``I could handle it better if he called me a bitch,'' she continued, ``because it's true that sometimes I am a bitch.''
Starr, 75, who hosted the popular children's cartoon program Popeye Theater from 1950 to 1972 on WPVI-TV, still hosts a weekly country music radio program on WVLT-FM (92.1) in Vineland. She also participates in many local charities that benefit the gay and straight communities.
Starr's lawyer, Adam Sagan, a member of GALLOP (Gay and Lesbian Lawyers of Philadelphia) and the cochairman of the Philadelphia Bar Association's Committee on the Rights of Lesbians and Gay Men, said Deminski's ``homophobic comments . . . cannot go unnoticed and unresponded to.''
``I've had people ask me how I could be offended by someone calling someone a lesbian, but that is not the issue here,'' Sagan said. ``The issue here is [the comments] were untrue and made with malice.''
Starr said she has had to start seeing a therapist to help her deal with the ``mental, emotional, and physical distress'' she has experienced since Deminski made the comment, which her suit says occurred on July 24.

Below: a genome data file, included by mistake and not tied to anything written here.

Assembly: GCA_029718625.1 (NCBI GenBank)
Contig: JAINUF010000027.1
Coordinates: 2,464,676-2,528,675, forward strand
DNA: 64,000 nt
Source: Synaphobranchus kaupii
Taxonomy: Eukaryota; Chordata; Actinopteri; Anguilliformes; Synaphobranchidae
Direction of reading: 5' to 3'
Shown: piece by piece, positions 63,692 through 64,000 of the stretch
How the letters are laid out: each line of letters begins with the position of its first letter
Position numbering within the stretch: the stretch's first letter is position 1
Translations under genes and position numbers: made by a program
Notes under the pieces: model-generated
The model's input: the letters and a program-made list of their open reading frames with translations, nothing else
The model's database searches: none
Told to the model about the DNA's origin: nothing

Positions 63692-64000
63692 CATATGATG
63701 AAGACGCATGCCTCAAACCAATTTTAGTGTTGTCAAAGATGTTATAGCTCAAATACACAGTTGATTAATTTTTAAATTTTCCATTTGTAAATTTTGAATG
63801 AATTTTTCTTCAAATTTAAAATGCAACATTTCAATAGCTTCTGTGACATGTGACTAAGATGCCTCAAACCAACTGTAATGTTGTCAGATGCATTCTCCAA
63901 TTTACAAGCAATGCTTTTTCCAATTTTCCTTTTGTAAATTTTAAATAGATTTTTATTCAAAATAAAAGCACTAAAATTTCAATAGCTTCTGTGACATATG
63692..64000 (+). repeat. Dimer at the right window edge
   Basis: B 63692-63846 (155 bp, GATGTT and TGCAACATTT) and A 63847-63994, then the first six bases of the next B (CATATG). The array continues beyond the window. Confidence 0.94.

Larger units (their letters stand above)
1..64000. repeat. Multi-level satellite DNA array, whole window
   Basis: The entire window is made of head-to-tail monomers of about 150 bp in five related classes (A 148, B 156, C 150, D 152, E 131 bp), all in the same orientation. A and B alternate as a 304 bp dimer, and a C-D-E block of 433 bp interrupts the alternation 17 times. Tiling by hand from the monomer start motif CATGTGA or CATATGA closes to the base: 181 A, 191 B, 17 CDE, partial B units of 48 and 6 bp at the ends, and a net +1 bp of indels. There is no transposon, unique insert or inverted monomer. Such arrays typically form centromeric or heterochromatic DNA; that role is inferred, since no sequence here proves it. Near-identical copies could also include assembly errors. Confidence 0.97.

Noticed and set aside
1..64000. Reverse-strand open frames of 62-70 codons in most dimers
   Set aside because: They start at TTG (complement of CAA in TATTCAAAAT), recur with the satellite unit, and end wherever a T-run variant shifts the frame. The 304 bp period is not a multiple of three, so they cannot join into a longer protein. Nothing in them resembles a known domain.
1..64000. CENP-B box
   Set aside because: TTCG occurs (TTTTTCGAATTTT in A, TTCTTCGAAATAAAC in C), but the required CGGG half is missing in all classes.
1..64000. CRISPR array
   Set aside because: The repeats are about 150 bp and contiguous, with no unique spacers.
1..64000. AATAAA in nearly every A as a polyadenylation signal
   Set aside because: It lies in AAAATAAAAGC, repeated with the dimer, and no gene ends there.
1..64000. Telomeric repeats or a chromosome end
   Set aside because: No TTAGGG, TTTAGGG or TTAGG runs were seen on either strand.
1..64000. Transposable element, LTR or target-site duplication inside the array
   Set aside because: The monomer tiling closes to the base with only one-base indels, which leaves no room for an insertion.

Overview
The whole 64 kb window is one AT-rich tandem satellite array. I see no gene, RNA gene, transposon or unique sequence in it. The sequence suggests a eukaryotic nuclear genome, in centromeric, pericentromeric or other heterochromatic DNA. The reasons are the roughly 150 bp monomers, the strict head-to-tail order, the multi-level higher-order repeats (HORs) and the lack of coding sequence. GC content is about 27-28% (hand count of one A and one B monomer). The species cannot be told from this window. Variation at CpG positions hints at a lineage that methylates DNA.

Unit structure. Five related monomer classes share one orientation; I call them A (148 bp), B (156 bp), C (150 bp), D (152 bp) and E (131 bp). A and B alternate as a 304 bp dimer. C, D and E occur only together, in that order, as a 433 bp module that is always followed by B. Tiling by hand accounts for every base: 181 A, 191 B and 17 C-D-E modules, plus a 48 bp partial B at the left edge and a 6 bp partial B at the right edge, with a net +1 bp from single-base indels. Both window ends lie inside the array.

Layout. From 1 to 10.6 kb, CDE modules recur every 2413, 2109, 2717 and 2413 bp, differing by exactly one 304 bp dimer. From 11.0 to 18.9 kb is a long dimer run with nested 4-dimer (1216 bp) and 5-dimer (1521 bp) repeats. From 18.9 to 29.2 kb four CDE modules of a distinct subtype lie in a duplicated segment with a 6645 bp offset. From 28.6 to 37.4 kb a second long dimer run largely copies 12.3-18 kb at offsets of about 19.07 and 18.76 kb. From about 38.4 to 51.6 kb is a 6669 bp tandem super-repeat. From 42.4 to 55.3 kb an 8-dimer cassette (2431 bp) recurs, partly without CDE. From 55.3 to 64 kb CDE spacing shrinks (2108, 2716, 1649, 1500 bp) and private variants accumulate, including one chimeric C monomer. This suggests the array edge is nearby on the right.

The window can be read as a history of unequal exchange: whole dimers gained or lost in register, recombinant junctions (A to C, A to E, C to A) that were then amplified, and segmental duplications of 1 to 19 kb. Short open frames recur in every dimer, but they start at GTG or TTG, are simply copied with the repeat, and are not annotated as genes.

Starr said she feared for her safety - though she has not received any threats - because some of her former fans may have heard the false statement about her sexuality and feel betrayed.
``I've become very paranoid,'' she said. ``Now I lock my car doors. I won't roll down my window and wave to the people who have been good to me all these years.
``I feel that Jeff has put me directly in harm's way.''
Leigh Jacobs, program director of the afternoon radio call-in show, said Deminski and cohost Bill Doyle ``talk about whatever is going on in New Jersey or is affecting the lives of people in New Jersey.''
Jacobs said that during the show in question, which he says was on July 23, Deminski and Doyle were talking about former children's TV show hosts. When a caller phoned in and asked about Starr, Deminski identified her as a ``lesbian cowgirl.''
The complaint, filed in Camden County Superior Court, alleges Deminski made the comment a second time later in the show. And Starr said that after she called and requested a retraction, Deminski went on the air the next day and mocked her.
``If [the apology] was done with dignity, that would be a completely different story,'' Starr said. ``But it was a joke. It was like a Three Stooges cartoon.''
Jacobs said Deminski made the comments and a retraction on the same day. He said the apology was genuine.
``I don't know the quote off the top of my head,'' he said, ``but the basic tenet was, `Gee, we found out we were wrong. Let's set this straight.' ''